To Be a Screenwriter
If you’ve ever wanted to write a screenplay, it might seem at first to be either a completely daunting task, given the complexities of story and character, or it might seem like a snap, especially when looking at many of the poorly-written films that are produced every year. It’s neither impossible nor easy, but can be learned with the proper dedication of time and study.
To understand screenwriting might be seen as analogous to chess; minutes to learn, a lifetime to master. Or it might help you to think of learning to play a musical instrument. You can immediately grasp that you play notes upon a violin by holding your hands in certain positions to produce desired sounds, and that music itself is composed of mathematically determined structural relationships between notes. Yet to learn to make beautiful sound upon a violin can take months, if not years, of rote learning and determined repetition of scales, then simple pieces, finally progressing to mastery of complex tunes.
The first step in learning to write a script is a simple shift in your perceptions and expectations: You must learn to accept your failures as part of the learning curve. If you can do this, and not succumb to the inevitable frustrations and setbacks encountered by all beginners of any discipline, then you are already on the road to success. Every branch of professional arts and entertainment is based upon a game of attrition. Those who are successful are not necessarily the best at their medium (unfortunately), but simply the ones who never gave up. All good education is predicated upon a foundation of experimentation. When you don’t get the result you want from a particular work, you gain something extremely valuable, which is direct, hands-on experience. This kind of experience is priceless, because it can’t be taught or transmitted to you in any form other than through your own process of attempting to achieve specific ends.
The next ability you must cultivate is a keen eye for quality. You need to learn to judge your work with razor-sharp, no-nonsense objectivity. This field has no place for self-congratulatory back-patting, because if you so easily please yourself, then you will experience a rude awakening when you receive your first professional feedback. No matter how many people might say that they like my work, I am always extremely critical, because I know that it can still be better. Be hard on yourself, but also learn to appreciate your strengths and areas of growth and potential. If you’re overly critical of yourself, it can be stifling, and that also serves no useful purpose.
The final skill that ties all of this together is absolutely key: You must try to separate your ego from the entire process. Screenwriting is not about you or feeding your desire for self-gratification. If that’s your perspective, please quit now, because the film industry is already filled with talentless egomaniacs who daily drag the rest of us down. Screenwriting, like all arts, should first and foremost be about the work. All of your practice, talent, desire, and skill should go into feeding the work. If at any point you waver from this path, the work visibly suffers, and you simultaneously assassinate your muse and sacrifice a piece of your soul. Once you’ve killed ego, all of your writing skills improve in such areas as quality, quantity, and your ability to receive and give critique. More importantly, you’ll have become both a better writer and a better person.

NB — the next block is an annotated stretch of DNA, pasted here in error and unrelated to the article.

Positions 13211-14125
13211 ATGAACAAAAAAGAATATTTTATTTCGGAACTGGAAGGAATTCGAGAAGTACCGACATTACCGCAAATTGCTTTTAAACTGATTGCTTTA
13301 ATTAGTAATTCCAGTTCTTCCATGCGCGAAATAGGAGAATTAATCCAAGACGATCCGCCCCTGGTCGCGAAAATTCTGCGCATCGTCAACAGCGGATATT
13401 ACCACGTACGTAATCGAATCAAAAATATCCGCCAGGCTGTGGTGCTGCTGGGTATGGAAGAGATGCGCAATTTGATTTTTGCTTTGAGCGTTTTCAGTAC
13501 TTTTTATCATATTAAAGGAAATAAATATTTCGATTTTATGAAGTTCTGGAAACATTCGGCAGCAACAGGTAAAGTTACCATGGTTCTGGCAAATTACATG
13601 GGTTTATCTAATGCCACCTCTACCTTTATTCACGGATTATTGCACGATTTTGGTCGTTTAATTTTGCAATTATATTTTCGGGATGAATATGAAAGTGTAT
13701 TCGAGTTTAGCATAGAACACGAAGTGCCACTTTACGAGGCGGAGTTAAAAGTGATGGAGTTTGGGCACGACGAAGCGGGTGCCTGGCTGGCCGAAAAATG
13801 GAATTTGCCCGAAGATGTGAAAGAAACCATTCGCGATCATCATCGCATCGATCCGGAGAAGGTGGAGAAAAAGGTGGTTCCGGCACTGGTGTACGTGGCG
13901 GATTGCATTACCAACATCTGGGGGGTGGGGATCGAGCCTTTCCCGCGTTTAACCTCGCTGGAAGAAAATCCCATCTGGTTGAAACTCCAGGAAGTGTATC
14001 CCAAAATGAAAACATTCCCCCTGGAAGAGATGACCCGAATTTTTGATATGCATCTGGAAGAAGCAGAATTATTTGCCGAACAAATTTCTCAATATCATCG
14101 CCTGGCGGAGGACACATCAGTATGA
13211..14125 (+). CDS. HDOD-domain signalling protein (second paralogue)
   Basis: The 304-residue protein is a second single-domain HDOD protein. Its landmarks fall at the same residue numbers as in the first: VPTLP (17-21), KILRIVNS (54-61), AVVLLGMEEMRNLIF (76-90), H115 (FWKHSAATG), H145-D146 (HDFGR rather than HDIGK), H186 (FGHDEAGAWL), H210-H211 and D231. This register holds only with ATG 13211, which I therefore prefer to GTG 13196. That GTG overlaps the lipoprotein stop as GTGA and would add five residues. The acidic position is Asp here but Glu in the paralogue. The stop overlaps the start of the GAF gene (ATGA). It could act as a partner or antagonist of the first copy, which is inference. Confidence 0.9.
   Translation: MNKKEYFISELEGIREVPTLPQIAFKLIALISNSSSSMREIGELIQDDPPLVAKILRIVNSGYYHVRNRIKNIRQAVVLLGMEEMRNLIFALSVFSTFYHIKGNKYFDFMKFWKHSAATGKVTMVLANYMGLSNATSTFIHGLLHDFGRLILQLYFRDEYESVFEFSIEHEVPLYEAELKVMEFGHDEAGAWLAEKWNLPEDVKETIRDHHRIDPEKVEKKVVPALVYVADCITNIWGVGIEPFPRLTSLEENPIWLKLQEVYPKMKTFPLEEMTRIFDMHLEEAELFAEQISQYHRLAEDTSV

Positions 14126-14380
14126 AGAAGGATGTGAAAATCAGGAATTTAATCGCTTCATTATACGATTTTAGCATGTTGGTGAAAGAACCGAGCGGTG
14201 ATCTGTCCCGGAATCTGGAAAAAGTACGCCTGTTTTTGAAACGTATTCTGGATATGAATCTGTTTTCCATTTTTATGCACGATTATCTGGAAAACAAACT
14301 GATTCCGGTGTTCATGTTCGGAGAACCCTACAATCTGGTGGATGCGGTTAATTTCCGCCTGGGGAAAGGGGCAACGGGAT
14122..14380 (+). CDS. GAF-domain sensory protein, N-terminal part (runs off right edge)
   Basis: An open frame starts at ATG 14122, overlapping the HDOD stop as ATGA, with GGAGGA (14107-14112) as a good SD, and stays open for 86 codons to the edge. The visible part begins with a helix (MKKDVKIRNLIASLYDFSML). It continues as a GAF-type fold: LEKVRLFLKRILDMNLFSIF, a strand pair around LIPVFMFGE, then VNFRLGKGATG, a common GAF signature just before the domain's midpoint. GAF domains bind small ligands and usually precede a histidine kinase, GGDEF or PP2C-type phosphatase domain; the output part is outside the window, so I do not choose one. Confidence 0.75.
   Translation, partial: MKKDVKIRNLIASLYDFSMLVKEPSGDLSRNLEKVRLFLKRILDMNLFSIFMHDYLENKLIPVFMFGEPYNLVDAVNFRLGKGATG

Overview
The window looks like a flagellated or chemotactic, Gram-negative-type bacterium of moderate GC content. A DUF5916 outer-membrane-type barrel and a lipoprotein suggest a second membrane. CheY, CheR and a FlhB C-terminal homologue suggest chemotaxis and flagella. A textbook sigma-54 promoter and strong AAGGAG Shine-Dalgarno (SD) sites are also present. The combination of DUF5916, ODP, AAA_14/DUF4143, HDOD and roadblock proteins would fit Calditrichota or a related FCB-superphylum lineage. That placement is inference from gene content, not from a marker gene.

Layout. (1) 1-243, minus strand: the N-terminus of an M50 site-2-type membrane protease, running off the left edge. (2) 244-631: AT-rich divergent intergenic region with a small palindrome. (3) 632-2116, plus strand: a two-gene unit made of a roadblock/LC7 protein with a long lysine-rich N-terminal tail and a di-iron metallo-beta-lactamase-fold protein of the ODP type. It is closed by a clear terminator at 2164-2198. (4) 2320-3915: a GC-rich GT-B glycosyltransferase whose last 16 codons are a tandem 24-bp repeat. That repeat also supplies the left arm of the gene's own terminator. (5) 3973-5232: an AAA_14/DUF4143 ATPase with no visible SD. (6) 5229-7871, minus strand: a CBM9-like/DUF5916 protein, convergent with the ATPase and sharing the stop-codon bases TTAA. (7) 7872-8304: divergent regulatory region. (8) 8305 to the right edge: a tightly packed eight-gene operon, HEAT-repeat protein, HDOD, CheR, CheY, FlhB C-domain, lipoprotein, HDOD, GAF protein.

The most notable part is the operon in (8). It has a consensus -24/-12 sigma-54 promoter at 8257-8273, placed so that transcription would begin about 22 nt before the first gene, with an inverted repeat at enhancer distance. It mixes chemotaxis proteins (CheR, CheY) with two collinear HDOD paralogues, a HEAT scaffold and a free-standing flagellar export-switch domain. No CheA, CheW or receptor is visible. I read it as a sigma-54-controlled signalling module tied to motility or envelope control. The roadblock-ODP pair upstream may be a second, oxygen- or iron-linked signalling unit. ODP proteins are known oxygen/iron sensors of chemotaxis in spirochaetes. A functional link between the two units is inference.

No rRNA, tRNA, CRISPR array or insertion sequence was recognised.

Get feedback at each step of the way. Hearing opinions, ideas, and objections from your friends and family at the beginning of the process can save you huge amounts of grief and script repair. Although few people you know will have experience as a screenwriter, almost everyone you know is probably a potential member of the viewing audience of a finished feature film. Everybody’s got an opinion about movies, so their gut reactions are important and valid. Good critique is worth its weight in film reels, and the last thing you want to do is alienate these friendly critics, who may have dutifully slogged through the painfully sophomoric fifty-page treatment of your first schlock-horror story or unfunny effort at comedy (this is true friendship). Because you want them to really tell you exactly what they really think about your ideas, your job when receiving critique is to shut the hell up and listen, not to defend your work. Remember–they are critiquing the work, not you, and what they are giving you is their honest opinion. You may ask questions of your prosecutors, but you may not argue with them (you want their opinion for the next draft, right?). If they don’t get what your story is about, why? If they don’t understand John’s motivation in killing Mary, what information did you leave out? If they really don’t see why you wanted to write such a story in the first place, what’s missing that would have made the point of the story clear? Once they’re out of the room, you can qualify their opinion any way you want. If you think that your buddy Ralph had some good points about character, but is clueless about structure, then by all means, use the parts you want, and forget the rest, but make sure you really evaluate what they’ve said before you ignore any of it.
Most importantly, enjoy the process! Don’t think about future rewards or what critics might say. Just write in the moment, do the best work that you can, and follow your dreams and ideas where they take you.
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